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Literacy, making a difference

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The National Literacy Crusade finally got off the ground on Monday of this week with the commencement of the programme in Zone 4, which includes the South Windward and East St. George constituencies.

It may be no coincidence that the first zone to be launched is based in Choppins, home territory of the Minister of Education, Clayton Burgin, a veteran adult educator.{{more}}

Training for facilitators in Zone 3, which includes Marriaqua, Greggs, Lowmans and Lauders also began this week. Progress in the other areas of the country seems to be slow however. Speaking on the adult education radio program this week, Assistant Co-ordinator of the National Literacy Crusade, Frances Clarke-Palmer, commented that the slow pace of implementation in certain areas was because of a shortage of volunteers to conduct the programs. Interestingly, she made the point that learners were registering in large numbers and were eager to go; but not so the teachers.

It is an excellent sign that our citizens are recognizing the importance of upgrading their reading, speaking, writing and computational skills. The numbers registering suggest that the shame and fear of being ridiculed is not as strong as the desire to move forward.

The move by Government towards Universal Secondary Education undoubtedly has had an effect on people’s attitude to education and learning. The functionally illiterate among us recognize that the increased enrolment in secondary schools will mean that in a few years they will be marginalized even further, and job options open to them now, will very soon disappear.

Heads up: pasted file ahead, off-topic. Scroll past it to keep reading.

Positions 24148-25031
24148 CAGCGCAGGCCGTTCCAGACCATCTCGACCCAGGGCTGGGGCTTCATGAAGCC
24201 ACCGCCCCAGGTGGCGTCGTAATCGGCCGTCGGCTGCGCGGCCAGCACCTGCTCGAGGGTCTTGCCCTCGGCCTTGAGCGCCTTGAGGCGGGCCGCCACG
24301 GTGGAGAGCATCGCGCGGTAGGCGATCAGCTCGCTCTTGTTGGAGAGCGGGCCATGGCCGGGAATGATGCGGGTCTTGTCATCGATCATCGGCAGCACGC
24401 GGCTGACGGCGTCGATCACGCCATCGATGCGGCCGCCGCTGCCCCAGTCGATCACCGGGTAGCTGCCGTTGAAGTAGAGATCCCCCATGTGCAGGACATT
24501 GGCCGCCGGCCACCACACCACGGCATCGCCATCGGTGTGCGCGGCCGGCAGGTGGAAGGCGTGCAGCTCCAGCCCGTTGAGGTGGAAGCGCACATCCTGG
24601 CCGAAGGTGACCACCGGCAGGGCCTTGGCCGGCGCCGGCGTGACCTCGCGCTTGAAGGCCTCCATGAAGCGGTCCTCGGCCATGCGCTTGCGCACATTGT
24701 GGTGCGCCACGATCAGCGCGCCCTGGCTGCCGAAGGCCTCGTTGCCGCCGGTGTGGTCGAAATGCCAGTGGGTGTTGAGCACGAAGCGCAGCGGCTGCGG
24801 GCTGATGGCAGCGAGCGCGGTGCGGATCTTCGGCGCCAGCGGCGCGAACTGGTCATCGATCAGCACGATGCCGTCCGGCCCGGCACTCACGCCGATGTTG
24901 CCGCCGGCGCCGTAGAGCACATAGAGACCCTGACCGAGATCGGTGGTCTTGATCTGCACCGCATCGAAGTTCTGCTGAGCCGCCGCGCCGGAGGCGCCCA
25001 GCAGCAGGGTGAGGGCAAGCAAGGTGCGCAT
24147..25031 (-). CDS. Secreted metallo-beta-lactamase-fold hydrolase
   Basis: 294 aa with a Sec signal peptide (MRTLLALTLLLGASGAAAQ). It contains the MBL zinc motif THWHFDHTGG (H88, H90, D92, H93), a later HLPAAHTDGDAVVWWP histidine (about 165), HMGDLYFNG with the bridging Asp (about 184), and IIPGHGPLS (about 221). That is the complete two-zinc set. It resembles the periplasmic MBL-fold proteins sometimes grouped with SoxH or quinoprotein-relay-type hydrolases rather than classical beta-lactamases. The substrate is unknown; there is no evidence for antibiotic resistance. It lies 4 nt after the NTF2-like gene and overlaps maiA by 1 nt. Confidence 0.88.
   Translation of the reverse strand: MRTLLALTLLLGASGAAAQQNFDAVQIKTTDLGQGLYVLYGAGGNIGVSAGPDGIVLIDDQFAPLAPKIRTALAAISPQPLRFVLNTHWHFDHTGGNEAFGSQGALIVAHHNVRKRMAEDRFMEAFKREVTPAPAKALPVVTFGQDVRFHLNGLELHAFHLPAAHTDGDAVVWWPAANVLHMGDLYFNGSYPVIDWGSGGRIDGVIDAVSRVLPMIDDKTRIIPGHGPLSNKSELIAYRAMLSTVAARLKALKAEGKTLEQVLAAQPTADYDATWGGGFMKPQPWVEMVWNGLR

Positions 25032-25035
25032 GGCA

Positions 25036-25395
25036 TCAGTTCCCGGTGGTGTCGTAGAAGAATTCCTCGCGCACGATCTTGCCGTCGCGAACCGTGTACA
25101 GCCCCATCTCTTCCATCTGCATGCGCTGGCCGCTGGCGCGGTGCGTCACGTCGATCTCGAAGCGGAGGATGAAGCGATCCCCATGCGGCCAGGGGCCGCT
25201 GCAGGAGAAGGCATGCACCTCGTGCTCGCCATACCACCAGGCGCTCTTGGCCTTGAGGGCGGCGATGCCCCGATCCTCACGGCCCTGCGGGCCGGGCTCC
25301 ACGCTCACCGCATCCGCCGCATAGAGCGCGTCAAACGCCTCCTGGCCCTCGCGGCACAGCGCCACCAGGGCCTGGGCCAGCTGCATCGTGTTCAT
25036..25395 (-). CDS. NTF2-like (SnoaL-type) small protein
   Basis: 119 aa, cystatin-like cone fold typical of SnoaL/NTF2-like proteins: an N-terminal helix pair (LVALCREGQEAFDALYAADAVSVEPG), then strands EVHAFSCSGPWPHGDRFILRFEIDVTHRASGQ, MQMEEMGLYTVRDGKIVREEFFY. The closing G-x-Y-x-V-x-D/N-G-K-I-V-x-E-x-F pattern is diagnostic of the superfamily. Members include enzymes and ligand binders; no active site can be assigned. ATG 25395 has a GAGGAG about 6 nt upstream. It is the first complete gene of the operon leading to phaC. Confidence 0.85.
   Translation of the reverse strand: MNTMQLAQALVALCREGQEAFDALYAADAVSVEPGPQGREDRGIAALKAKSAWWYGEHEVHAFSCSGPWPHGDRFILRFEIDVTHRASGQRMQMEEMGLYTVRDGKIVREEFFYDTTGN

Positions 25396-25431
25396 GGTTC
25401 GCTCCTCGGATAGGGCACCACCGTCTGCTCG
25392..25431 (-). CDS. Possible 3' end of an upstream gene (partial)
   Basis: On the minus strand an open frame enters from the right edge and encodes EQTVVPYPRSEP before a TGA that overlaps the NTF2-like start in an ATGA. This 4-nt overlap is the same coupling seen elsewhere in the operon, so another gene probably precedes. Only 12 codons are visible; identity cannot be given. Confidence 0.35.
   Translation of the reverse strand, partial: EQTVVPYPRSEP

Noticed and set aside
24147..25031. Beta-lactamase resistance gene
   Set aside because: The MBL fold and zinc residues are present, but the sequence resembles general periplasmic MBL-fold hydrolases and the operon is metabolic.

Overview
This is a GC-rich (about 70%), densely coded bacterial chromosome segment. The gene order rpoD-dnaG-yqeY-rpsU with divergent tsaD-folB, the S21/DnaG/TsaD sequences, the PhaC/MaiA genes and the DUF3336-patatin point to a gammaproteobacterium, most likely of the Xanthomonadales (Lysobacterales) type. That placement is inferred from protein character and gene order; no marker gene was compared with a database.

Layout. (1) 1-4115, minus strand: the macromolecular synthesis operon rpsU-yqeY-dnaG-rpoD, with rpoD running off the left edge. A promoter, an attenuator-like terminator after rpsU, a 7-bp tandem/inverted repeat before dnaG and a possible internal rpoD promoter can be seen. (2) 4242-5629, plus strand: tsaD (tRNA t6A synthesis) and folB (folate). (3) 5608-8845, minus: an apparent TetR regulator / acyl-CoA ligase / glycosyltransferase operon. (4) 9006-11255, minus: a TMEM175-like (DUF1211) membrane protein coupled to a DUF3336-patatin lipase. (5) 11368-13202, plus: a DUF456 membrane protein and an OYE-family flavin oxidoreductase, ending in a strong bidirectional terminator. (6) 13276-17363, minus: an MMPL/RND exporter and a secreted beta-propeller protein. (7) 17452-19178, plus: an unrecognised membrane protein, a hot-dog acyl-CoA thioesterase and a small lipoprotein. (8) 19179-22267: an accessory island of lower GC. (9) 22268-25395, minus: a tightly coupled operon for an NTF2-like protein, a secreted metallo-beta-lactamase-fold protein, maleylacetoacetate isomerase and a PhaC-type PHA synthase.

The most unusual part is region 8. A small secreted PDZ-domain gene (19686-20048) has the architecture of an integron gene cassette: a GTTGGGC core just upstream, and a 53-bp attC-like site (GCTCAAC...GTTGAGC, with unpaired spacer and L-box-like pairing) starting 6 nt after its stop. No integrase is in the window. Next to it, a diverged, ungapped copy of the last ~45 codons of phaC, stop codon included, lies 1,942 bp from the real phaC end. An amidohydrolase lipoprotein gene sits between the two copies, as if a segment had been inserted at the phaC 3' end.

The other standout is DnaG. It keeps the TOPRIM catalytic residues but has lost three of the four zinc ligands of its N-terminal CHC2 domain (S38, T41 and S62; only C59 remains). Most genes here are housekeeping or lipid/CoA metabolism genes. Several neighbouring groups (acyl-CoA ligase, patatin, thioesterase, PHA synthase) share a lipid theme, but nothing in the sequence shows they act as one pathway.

As a nation, the literacy campaign could not have come sooner. We encounter the functionally illiterate among us everyday. They struggle to figure out how to use the ATM at the bank, and with filling out forms at the airport. In the workplace they cost companies thousands of dollars because clearly marked instructions are ignored. With the CSME upon us, we really have no choice. But beyond ensuring that our adults are able to function more effectively as citizens, we must not underestimate the importance of literacy to good parenting.

The experts say that when parents are illiterate, their children do not do as well in school. Illiterate parents are unable to reinforce the lessons taught in school, and there is no role model in the home of a parent who reads. Further, there are no books, newspapers or magazines in the home to stimulate the child. So the millions we are investing in our children will be better spent when we ensure that the parents too are taken care of educationally.

So the call is being made for volunteer teachers and motivators to come forward. Volunteers need not be formally trained teachers, but anyone with a good basic education who has the time, temperament and willingness to be a part of this national crusade. The recently retired, housewives, graduates of the Community College, workers looking for a way to occupy themselves for a few hours in the afternoon are all good candidates. If we leave this up to Clayton Burgin, Hugh Wyllie, Frances Clarke-Palmer and Albert Edwards, the crusade is doomed to failure. Now is the time to volunteer, it is time to make a difference.

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